278,253 Pages

Remington Model 600
Type Bolt Action rifle
Place of origin United States
Production history
Designer Remington R&D[1]
Manufacturer Remington Arms
Produced 1964–1967 (original)[2]
1971–1980 (Model 600 Mohawk)[2]
Number built 94,086[1]
Variants see Variants
Weight 5.5 lb (2.5 kg)[2]
Length 37.25 in (94.6 cm)[2]
Barrel length 18.5 in (47 cm)[2]

Cartridge .222 Remington
.223 Remington
6mm Remington
6.5mm Remington Magnum
.243 Winchester
.308 Winchester
.35 Remington
.350 Remington Magnum[1]
Barrels Round with ventilated nylon rib[2]
Action Bolt action
Sights Blade ramp font, fully adjustable rear.

Remington Arms Model 600 was a push-feed bolt-action rifle produced by Remington Arms from 1964–1968.[3] While it is commonly believed that production ended in 1967,[4] according to Remington representatives records indicate that it actually ended in 1968. This Model was the precursor to the Model 660 (manufactured 1968–1971); the Model Mohawk 600 (manufactured 1972–1979); and the current Model 673 (manufactured 2003–2004).

Overview[edit | edit source]

The Model 600 was designed to be a guide rifle. Its most noticeable feature was the vent rib barrel. There were approximately 94,086 rifles produced in the available calibers of: .222 Remington, .223 Remington, 6mm Remington, 6.5mm Remington Magnum, .243 Winchester, .308 Winchester, .35 Remington, .350 Remington Magnum.

The rarest is the one chambered in .223 Remington, as only 227 were produced and most in the final year of production. Although at the time you could order a Model 600 out of the custom gun shop in .223 before it was officially added to the line. At least one Model 600 in .223 came out of the Remington Custom Shop in 1966. Although, in a successor model, the Remington Mohawk 600 ('72-'79) made with full stock in .222, .243 and .308 as only 142 were made in late 1970s with a Mannlicher style stock. But the rarest Original Model 600 was and remains the .223.

Variants[edit | edit source]

There were several variations in the original production line and they were the: (1) 600 Magnum Carbine, (2) 75th Anniversary Montana Statehood, & (3) 100th Anniversary Montana Territory.

Remington Model 600 Magnum[edit | edit source]

Same as the Model 600 except that it was available in 6.5mm Remington Magnum and .350 Remington Magnum. Also featured a laminated walnut stock, recoil pad and sling.[2]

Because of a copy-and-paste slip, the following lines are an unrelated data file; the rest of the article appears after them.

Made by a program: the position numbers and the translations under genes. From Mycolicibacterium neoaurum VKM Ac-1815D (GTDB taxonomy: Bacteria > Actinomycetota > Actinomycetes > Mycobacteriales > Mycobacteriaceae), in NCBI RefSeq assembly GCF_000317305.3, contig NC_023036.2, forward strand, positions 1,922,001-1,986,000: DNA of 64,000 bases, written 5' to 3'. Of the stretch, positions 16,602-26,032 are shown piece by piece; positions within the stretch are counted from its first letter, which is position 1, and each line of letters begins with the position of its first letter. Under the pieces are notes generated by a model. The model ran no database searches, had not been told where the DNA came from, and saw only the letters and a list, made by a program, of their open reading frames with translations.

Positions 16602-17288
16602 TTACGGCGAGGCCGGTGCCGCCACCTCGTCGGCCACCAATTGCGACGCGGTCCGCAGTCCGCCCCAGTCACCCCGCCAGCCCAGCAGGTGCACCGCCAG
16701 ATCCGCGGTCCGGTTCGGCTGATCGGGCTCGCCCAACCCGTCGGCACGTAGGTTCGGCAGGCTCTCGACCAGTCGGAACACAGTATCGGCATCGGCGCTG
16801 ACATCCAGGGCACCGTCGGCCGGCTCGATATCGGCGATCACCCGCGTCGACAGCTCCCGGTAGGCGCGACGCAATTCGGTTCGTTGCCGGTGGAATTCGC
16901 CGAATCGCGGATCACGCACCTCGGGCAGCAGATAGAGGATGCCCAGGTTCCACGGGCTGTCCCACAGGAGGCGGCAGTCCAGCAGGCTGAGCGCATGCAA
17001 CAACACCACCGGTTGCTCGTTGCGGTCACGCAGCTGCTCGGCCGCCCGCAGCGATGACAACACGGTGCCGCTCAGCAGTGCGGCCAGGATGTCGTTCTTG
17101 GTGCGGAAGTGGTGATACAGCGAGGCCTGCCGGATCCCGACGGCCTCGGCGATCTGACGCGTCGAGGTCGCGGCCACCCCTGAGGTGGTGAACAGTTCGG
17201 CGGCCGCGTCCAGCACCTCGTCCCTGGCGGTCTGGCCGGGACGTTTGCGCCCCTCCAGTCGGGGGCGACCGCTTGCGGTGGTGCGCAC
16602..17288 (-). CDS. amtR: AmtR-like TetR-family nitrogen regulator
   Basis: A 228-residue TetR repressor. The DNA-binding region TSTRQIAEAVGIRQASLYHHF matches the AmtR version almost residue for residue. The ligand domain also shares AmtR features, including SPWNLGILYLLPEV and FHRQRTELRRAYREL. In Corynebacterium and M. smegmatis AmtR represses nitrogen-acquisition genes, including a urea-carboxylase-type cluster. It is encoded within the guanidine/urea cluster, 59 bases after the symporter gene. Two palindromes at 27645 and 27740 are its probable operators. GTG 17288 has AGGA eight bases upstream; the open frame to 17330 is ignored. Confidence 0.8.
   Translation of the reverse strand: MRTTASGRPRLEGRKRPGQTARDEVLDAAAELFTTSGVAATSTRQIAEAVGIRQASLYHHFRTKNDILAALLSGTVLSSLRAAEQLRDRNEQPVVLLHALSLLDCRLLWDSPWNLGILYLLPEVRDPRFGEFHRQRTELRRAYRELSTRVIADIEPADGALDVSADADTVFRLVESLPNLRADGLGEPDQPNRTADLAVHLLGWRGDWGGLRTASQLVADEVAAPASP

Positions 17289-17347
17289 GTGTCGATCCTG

Remington Model 600 Mohawk[edit | edit source]

Same specs as the Model 600 except featuring a 18.5 in (47 cm) barrel with no rib. It was a promotional model produced from 1971-1980.[2]

Popularity[edit | edit source]

While loved by the majority of people who owned one, the death knell of the original Model 600 and its descendants were its looks, as it was largely despised by critics, even though it shot exceptionally. It should also be noted that the original barrel length of 18.5 inches allowed for increased muzzle blast, especially in the .350 Rem Mag. This actuality and perception led to failure of the .350 Rem Mag cartridge in the later guns of different models as well, as Remington finally abandoned the cartridge in the late 1970s, until resurrected in 2003 with the Model 673.[5]

The 600 series received attention through the writings of Jeff Cooper, who used the model 600 as the basis for his "Scout I" and "Super Scout" scout rifles.

References[edit | edit source]

  1. 1.0 1.1 1.2 "Model 600 Carbine Bolt Action Centerfire Rifle". Remington Arms Company LLC. http://www.remington.com/products/archived/centerfire/bolt-action/model-600-carbine.aspx. Retrieved 8 December 2012. 
  2. 2.0 2.1 2.2 2.3 2.4 2.5 2.6 2.7 Peterson, Philip. Gun Digest Book of Modern Gun Values: The Shooter's Guide to Guns 1900 to Present (16th ed.). pp. 192. 
  3. Marcot, Roy (2005). The History of Remington Firearms: The History of One of the World's Most Famous Gun Makers. The Lyons Press. pp. 94–95. ISBN 978-1-59228-690-4. 
  4. http://www.remington.com/products/archived/centerfire/bolt-action/model-600-carbine.aspx
  5. http://www.chuckhawks.com/rem_600.htm

This page uses Creative Commons Licensed content from Wikipedia (view authors).
Community content is available under CC-BY-SA unless otherwise noted.